SQL plays many different roles:
SQL is an interactive query language. Users type SQL commands into an interactive SQL
program to retrieve data and display it on the screen, providing a convenient, easy-to-use
tool for ad hoc database queries.

SQL is a database programming language. Programmers embed SQL commands into their
application programs to access the data in a database. Both user-written programs and
database utility programs (such as report writers and data entry tools) use this technique for
database access.

SQL is a database administration language. The database administrator responsible for
managing a minicomputer or mainframe database uses SQL to define the database structure
and control access to the stored data.

SQL is a client/server language. Personal computer programs use SQL to communicate over a
network with database servers that store shared data. This client/server architecture has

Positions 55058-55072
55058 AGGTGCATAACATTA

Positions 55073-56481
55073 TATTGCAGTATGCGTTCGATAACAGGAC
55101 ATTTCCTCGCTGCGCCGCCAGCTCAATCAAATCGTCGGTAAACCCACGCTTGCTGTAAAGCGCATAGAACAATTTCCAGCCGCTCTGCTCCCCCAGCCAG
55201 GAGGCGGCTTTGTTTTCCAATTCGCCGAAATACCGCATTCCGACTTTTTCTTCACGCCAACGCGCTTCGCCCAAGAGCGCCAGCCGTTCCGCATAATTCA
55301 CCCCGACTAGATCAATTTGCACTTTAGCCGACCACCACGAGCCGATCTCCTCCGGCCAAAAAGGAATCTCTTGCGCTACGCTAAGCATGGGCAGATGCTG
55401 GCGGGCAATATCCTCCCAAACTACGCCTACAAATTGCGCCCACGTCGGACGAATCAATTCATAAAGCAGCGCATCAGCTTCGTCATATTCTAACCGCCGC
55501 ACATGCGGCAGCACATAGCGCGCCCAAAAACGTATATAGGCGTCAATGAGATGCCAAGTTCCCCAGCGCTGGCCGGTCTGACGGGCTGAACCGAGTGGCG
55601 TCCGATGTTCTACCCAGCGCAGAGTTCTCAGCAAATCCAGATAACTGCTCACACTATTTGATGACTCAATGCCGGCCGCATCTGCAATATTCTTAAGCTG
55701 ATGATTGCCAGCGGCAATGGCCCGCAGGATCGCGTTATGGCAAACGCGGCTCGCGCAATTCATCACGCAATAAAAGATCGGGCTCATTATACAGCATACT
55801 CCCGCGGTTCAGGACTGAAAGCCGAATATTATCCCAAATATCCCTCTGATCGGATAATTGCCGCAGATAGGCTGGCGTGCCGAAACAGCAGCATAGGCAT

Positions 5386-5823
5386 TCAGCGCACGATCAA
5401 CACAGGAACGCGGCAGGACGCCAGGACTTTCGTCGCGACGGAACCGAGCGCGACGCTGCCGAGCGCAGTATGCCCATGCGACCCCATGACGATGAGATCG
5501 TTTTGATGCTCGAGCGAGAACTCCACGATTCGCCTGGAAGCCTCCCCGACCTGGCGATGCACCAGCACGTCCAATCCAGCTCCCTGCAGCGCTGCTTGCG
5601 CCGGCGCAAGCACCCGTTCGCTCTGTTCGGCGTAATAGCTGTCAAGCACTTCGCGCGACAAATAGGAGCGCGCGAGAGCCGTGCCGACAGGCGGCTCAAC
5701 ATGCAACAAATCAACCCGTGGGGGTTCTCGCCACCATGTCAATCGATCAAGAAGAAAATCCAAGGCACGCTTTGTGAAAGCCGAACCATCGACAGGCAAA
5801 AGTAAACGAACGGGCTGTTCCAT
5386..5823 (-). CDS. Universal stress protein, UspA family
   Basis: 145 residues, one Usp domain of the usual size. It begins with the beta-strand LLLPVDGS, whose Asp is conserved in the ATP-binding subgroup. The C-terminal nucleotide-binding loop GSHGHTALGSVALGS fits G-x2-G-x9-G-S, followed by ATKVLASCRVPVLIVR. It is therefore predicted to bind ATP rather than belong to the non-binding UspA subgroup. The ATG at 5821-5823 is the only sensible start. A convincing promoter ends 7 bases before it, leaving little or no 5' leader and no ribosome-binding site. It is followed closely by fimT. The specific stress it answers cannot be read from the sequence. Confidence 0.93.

become very popular for enterprise-class applications.

SQL is an Internet data access language. Internet web servers that interact with corporate data
and Internet applications servers all use SQL as a standard language for accessing corporate

SQL is a distributed database language. Distributed database management systems use SQL to
help distribute data across many connected computer systems. The DBMS software on each
system uses SQL to communicate with the other systems, sending requests for data access.

SQL is a database gateway language. In a computer network with a mix of different DBMS
products, SQL is often used in a gateway that allows one brand of DBMS to communicate with
another brand.

SQL has thus emerged as a useful, powerful tool for linking people, computer programs, and
computer systems to the data stored in a relational database.

SQL Features and Benefits